How Hearing Loss Impacts Veterans Who Require Care at Home

VA Home Care – Increased Volume from Hearing Aids Doesn’t Equal Improved Clarity

Hearing loss can have a direct impact for any senior who requires some type of assistance at home. For veterans who require home care, it can have a direct effect on the quality of care they receive as well as their ability to remain safe within the comfort of their own home.

The most significant risk factors associated with hearing loss.

When an elderly veteran requires a caregiver, for whatever purpose, there may be certain instructions that this particular caregiver needs to share with them about safety, things they’re doing, or things to try. If the senior doesn’t hear the instructions clearly, he or she may make mistakes, not avoid certain areas that are potentially dangerous, or put themselves and others at risk.

Some seniors may disguise their hearing loss out of a sense of concern regarding their own health and well-being. Somebody who has been dealing with a number of physical health challenges in recent years may be tired of doctors, probes, tests, scans, and much more. They may just want a break from it all and therefore just deal with the fact that they can’t hear as clearly as they used to and try to disguise it.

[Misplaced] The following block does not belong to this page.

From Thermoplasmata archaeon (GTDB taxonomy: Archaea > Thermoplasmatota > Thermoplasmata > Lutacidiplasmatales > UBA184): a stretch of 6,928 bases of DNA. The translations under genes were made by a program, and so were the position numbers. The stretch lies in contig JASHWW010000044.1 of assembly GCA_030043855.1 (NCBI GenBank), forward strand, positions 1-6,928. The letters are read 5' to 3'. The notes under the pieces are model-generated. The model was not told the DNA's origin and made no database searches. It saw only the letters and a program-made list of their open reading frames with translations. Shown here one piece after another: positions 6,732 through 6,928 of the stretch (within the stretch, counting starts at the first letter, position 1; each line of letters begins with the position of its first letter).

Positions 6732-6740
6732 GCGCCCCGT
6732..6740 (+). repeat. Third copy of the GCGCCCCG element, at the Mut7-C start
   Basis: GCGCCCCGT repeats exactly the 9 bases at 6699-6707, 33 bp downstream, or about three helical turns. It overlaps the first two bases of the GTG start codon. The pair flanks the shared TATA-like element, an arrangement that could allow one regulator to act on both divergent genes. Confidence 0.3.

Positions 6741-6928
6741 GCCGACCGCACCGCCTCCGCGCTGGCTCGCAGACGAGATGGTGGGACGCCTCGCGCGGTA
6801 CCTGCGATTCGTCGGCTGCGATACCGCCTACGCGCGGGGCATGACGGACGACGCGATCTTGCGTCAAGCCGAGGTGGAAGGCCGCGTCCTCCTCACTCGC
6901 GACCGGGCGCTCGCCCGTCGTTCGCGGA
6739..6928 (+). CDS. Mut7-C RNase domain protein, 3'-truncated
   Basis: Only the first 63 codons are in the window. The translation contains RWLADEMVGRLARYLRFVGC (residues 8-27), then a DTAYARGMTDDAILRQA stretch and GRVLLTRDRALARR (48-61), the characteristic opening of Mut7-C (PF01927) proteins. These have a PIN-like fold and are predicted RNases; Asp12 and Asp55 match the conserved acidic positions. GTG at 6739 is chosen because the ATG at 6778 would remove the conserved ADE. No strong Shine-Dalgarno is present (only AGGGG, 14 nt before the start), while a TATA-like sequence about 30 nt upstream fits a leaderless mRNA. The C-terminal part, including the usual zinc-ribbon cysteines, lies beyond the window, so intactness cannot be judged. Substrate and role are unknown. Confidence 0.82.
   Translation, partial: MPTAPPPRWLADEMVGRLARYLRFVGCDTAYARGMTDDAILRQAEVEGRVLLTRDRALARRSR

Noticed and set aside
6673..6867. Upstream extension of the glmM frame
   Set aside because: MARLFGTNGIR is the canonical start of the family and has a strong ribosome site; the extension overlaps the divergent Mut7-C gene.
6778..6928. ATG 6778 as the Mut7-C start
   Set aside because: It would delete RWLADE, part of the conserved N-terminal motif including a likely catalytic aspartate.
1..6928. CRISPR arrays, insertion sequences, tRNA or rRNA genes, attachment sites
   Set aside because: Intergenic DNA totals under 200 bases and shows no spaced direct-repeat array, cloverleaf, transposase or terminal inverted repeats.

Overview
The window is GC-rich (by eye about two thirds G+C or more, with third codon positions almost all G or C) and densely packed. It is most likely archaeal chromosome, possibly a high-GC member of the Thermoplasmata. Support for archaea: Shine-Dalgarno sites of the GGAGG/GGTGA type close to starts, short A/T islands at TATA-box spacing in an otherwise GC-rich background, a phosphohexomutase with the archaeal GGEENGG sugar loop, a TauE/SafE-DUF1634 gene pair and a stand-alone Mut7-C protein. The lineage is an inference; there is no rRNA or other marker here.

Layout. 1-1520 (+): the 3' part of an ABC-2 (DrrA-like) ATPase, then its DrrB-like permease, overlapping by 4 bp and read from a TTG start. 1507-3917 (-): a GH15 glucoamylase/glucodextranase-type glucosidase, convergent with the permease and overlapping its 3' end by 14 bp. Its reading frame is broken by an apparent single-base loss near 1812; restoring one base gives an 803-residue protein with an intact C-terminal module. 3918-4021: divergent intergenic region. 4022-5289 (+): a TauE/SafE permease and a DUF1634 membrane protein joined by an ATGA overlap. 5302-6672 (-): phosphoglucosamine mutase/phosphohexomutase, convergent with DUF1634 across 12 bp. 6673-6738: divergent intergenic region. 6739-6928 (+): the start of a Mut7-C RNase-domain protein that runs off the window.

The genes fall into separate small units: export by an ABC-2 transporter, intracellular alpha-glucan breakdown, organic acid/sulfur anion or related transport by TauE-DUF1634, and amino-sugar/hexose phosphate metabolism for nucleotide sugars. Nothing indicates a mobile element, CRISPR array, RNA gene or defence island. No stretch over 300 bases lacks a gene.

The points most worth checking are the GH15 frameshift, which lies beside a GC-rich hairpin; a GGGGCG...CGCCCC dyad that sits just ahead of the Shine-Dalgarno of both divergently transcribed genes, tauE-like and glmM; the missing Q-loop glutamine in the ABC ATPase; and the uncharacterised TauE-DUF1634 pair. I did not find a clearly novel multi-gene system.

Other seniors may have hearing aids that aren’t especially effective at improving clarity. It can increase the volume of sound they hear around them, but for some it may feel as though they are placing a cup over each ear. If you want to fully understand what it’s like to experience hearing loss, try this at home. Either use over-the-ear headphones or plastic cups. Keep them tight to your ears, using your hands to cover them as much as possible. Then walk around the house when other people are trying to talk to you.

Even though you can hear sound and you can hear the words, it may be a challenge to hear the clarity and distinction of those words. You may need to ask that other person to repeat themselves several times before you fully understand what they’re trying to tell you.

This could be the same for the veteran who requires care. If that’s the case, it’s best for the elderly veteran to be paying attention, to shut out all other noise and audible distractions, and also to ensure they heard what the caregiver is saying clearly. They should repeat the instructions as well as possible.

Without clarity and complete understanding, the elderly veteran could place themselves and others at risk.

For more information and to learn about VA home care, contact Veteran’s Home Care at (888) 314-6075.

Bonnie Laiderman, CEO

Bonnie Laiderman, founder and president of Veterans Home Care®, has helped more than 16,000 veterans and their spouses receive in-home care through the unique VetAssist® Program. Started in 2003 as a one-woman operation, Bonnie has overseen the growth of the company to become one of the largest women-owned companies in the St. Louis Metro Region. Veterans Home Care has also earned the Better Business Bureau's Torch Award for Ethics and Inc. 5000 award of fastest growing companies six times. Now with offices coast-to-coast, Veterans Home Care serves our veterans in 44 states throughout the country.